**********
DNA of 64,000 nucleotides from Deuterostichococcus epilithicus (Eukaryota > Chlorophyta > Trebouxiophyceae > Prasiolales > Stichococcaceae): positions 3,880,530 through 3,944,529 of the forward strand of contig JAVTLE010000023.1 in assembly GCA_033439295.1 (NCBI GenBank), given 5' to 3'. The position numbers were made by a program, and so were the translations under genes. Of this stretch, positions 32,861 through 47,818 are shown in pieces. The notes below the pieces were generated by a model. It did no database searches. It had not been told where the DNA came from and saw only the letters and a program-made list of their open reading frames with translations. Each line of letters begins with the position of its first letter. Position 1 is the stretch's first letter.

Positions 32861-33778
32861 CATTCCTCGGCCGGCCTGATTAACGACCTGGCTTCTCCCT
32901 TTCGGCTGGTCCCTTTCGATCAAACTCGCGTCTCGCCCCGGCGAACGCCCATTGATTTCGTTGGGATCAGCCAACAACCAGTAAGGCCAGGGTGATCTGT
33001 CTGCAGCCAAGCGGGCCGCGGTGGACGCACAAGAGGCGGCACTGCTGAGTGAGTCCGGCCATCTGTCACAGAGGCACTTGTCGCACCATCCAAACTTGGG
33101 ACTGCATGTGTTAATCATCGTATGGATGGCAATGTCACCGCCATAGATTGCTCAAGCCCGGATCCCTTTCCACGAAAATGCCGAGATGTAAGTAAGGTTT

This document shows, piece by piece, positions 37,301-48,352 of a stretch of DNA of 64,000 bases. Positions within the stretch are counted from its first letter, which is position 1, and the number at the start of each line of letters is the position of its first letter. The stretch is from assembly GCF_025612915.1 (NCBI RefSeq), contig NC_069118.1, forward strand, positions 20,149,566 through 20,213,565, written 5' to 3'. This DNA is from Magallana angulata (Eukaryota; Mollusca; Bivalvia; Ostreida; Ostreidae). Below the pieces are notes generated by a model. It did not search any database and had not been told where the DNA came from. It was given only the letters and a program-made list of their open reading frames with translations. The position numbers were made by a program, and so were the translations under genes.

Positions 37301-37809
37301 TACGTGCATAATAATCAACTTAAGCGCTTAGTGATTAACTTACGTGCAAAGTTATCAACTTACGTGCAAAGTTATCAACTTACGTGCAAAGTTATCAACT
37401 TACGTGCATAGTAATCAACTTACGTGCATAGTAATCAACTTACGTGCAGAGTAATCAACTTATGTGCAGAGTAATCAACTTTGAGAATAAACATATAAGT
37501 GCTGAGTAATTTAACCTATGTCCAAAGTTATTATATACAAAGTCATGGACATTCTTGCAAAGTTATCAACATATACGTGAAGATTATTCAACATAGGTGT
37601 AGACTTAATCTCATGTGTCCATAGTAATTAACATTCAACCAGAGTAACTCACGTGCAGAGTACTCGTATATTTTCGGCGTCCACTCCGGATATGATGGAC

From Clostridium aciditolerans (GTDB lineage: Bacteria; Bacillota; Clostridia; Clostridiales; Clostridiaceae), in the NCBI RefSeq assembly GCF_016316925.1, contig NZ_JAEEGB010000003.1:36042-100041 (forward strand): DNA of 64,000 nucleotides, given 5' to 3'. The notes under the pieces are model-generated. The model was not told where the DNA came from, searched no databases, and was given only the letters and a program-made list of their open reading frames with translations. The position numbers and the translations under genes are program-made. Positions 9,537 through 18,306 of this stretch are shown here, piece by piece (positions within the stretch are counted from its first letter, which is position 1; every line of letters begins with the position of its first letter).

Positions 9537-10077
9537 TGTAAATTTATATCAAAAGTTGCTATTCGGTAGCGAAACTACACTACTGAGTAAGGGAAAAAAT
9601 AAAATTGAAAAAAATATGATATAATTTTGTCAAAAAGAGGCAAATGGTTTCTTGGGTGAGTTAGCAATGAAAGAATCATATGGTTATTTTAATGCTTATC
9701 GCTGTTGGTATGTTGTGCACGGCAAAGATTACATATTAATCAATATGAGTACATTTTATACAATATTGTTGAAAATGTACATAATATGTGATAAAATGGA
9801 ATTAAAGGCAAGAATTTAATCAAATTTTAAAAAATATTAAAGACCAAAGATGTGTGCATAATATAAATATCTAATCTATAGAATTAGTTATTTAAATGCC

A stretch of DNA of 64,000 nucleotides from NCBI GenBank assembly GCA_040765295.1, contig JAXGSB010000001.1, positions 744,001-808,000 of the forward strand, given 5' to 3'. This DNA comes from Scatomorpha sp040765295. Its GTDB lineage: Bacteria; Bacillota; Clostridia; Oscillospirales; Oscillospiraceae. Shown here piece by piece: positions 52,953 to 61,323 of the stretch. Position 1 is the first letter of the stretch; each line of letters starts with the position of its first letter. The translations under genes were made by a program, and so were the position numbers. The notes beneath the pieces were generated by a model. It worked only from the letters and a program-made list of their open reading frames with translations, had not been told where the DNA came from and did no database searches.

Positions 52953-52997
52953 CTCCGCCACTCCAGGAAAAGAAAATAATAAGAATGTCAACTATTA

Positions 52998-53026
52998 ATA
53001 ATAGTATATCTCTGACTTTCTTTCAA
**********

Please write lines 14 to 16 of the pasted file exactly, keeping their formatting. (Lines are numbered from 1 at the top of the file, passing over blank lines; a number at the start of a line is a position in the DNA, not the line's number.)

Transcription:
Positions 9537-10077
9537 TGTAAATTTATATCAAAAGTTGCTATTCGGTAGCGAAACTACACTACTGAGTAAGGGAAAAAAT
9601 AAAATTGAAAAAAATATGATATAATTTTGTCAAAAAGAGGCAAATGGTTTCTTGGGTGAGTTAGCAATGAAAGAATCATATGGTTATTTTAATGCTTATC